Key Mill Branch Hike – Contributor: Cody Hood

I’ve been in search of several of the waterfalls in the Bankhead area. Several of the falls are not on any marked trails, so for those waterfalls you have to do some research in order to find them. For the Key Mill Branch area I scoured the Internet looking for directions and the locations of the waterfalls.

A short history lesson on the area, a solider that fought in the Civil War by the name of Joseph Francis Marion Key owned land in the area and is where the area gets it’s name from. He ran a grist mill at one of the falls until 1918 even he died due to injuries from the mill. His third wife Mary Jane Key ran the grist mill after his passing until she was 92. Mary Jane Key passed at the age of 101 in 1962.

Now for exploring the area. It was May 3rd and I got off work early this day (work had been a little slow) and went home and changed clothes. I grabbed my bag, packed it with some water and a snack and headed out. I had found on a map where Key Mill Branch was, so I set out to explore the area. I parked at the top of Key Mill Branch and set off into the woods. There’s no trail or markings for the branch or the waterfalls, I just followed alongside of the branch into the woods. I was lucky that the Forest service had recently done a controlled burn in the area to clear of all the under brush that Bankhead is notorious for. I had a pretty easy walk down the branch due to the burn. I was doubtful at first because there was very little water running in the branch for most of the way down, several spots were dried up completely. After hiking for a little while, there started to be more and more water in the branch. The branch started to descend into a Canyon surrounded by bluffs in each side. This is the point where I started seeing a few cascades and then waterfalls. I came to a waterfall that had beautiful turquoise colored water pool at it’s base. This is where I descended into the canyon to get a better look and take some pictures. Even though it had been pretty dry lately, there was a good bit of water flowing and made for a beautiful waterfall. After snapping a few pictures I hiked further down the branch to explore more. After a few twists and turns of the branch, I came to the top of another waterfall. The top of this waterfall was a little bit different than most I’ve ran across because it had 4 squares cut into the rock where the grist mill use to be. I peered off the top of the falls and could see something that I had read about when researching this area. There’s still pieces of gears from the grist mill laying all the ground a few feet from the base of the falls. It’s awesome to see such history right there in front of you. No telling how many years these gears have been laying there or how old they are. I got out my phone and snapped several pictures of the falls and the gears. In one of the pictures of the falls, you can see the rock us a bright orange color. This is iron ore coming out of the rock.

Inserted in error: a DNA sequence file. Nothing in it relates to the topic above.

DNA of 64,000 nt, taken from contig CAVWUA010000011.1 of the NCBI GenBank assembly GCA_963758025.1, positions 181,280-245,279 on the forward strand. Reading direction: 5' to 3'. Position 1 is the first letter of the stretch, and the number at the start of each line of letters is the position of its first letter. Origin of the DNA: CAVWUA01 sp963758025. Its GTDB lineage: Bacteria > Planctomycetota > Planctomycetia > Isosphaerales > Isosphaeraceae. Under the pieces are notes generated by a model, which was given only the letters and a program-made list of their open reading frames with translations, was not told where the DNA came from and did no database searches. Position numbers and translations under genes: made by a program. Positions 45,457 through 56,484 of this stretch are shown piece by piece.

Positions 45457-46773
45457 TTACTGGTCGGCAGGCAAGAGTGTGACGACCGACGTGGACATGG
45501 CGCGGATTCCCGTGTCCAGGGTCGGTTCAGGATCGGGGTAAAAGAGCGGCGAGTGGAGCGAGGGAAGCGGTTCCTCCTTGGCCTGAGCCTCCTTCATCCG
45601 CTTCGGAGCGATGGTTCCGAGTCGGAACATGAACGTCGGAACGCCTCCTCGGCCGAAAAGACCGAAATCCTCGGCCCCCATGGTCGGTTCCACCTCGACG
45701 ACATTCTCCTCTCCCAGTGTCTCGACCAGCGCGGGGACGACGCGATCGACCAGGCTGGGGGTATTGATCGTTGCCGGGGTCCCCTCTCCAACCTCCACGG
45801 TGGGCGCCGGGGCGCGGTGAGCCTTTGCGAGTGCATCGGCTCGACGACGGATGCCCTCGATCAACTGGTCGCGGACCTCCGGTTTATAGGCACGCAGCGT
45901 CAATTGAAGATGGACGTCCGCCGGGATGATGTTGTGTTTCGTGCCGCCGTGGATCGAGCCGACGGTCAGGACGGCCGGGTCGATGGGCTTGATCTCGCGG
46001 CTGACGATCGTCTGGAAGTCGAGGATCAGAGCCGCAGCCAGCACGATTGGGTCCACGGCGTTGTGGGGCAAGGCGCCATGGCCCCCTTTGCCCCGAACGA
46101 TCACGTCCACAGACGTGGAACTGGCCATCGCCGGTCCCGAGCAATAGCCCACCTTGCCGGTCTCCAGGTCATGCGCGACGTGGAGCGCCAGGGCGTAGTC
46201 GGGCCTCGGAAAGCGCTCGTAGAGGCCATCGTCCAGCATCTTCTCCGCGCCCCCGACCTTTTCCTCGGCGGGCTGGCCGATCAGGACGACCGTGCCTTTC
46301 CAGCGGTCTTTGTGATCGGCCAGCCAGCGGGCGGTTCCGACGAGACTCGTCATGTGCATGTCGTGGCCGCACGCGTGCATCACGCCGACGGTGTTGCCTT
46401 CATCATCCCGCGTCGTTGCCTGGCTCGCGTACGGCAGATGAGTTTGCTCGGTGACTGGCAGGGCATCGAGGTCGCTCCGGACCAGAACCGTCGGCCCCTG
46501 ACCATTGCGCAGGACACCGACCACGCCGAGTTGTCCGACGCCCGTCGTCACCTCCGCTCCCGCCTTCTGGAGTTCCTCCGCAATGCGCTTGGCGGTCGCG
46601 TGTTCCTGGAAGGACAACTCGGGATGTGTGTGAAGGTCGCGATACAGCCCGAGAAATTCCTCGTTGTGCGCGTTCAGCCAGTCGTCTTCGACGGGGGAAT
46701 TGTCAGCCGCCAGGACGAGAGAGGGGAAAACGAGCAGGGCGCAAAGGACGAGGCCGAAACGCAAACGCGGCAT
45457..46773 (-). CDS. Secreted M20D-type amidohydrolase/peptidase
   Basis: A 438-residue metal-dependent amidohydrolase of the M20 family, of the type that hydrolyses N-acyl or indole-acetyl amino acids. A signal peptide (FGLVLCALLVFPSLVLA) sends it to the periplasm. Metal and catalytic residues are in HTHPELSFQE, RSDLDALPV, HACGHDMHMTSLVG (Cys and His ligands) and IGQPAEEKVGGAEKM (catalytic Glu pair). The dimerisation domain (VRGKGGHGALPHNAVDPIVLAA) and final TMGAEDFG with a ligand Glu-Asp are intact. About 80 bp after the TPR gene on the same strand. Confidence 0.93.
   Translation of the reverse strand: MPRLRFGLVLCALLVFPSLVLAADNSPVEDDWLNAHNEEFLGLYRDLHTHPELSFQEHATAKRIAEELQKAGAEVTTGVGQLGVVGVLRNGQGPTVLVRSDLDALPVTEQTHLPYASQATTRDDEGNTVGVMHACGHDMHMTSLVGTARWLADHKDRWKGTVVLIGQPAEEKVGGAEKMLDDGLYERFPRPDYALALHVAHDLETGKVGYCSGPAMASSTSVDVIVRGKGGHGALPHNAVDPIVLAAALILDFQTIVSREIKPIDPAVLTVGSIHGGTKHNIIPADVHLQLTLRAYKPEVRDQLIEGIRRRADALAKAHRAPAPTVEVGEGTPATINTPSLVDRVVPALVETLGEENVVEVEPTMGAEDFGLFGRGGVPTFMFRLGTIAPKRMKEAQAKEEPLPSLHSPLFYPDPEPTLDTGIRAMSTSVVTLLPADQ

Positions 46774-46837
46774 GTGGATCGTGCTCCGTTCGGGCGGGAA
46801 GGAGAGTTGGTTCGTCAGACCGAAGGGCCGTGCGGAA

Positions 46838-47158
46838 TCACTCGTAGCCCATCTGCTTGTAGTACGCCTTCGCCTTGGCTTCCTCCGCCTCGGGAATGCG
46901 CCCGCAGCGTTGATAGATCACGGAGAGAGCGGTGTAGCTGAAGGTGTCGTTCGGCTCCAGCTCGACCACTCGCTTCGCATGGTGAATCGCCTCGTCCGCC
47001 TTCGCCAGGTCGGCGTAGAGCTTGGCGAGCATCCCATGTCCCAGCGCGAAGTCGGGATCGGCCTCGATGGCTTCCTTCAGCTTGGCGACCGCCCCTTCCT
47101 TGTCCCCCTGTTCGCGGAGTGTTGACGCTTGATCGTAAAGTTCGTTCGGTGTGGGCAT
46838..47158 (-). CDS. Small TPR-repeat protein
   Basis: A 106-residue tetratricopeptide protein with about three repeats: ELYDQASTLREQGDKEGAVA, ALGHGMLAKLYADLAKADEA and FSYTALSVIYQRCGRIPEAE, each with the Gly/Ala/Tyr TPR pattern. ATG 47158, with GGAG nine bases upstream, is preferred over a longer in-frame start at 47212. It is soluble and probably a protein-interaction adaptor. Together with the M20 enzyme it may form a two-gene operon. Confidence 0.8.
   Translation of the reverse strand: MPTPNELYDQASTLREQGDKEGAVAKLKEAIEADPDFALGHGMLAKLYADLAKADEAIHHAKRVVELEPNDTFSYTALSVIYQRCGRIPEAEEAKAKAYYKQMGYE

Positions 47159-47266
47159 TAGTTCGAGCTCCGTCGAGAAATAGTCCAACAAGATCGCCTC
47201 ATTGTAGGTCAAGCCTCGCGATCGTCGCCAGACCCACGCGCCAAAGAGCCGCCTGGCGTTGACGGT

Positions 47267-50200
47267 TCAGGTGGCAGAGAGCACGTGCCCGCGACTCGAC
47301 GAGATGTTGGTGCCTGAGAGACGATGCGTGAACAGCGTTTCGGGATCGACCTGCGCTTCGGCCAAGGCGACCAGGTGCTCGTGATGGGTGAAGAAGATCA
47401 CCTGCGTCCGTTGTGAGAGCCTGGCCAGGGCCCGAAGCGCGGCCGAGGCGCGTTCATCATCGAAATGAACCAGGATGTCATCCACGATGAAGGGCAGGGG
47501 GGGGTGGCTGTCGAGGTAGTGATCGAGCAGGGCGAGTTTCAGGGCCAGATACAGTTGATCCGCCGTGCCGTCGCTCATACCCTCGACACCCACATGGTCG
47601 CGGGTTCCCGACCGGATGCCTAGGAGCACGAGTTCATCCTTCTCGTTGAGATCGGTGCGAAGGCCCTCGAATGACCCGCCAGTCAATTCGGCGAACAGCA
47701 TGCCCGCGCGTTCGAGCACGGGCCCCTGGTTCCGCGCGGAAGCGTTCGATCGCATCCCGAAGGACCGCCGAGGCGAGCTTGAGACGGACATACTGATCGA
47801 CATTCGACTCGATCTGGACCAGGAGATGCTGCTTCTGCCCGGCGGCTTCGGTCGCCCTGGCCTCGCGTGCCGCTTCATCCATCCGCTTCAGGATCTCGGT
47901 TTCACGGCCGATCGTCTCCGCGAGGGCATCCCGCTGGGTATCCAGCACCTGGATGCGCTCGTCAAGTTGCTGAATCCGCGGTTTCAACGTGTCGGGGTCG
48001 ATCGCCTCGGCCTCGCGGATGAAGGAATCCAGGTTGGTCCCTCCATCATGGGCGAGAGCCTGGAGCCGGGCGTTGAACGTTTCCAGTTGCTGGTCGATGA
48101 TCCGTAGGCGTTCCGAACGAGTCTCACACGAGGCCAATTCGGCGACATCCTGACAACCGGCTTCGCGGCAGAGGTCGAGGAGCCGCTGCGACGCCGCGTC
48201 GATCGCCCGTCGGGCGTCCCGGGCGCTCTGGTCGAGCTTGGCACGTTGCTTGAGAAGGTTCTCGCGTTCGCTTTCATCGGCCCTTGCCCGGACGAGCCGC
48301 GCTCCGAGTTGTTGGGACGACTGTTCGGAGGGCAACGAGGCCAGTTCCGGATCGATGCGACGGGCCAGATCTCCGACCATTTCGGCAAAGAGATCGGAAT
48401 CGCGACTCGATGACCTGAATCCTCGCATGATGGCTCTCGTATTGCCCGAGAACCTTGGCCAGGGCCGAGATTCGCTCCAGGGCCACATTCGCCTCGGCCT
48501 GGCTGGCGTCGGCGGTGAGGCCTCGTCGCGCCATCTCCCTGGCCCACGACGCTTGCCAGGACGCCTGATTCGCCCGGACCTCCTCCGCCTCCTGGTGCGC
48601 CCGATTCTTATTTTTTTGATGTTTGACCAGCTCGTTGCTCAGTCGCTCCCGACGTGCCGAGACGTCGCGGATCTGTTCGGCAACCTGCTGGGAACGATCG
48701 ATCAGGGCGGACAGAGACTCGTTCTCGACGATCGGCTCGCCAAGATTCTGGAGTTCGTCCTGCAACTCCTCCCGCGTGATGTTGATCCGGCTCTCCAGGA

After hanging out in that area for a bit, I headed down the branch looking for another site that I had read about. There is a large bluff that I have heard called “the stage”. You walk through a rock tunnel of sorts to get to the bluff. I read that on one side of the bluff is etched “key 1909”, so I set out to find this area. I walked down the branch a ways searching here and there for the stage bluff. Climbing up and down hills and exploring several bluffs and a few other waterfalls, I was unsuccessful in finding the stage bluff. After hiking around for awhile I decided to head back to my car because it was getting late. I’ll have to get more information on the location of “the stage”bluff for next time. All in all, it was a good hike in a beautiful area. I’ll have to go back after it has rained for a bit because I’m sure there’s several more falls to see when the area is saturated and of course, I have to find that bluff.


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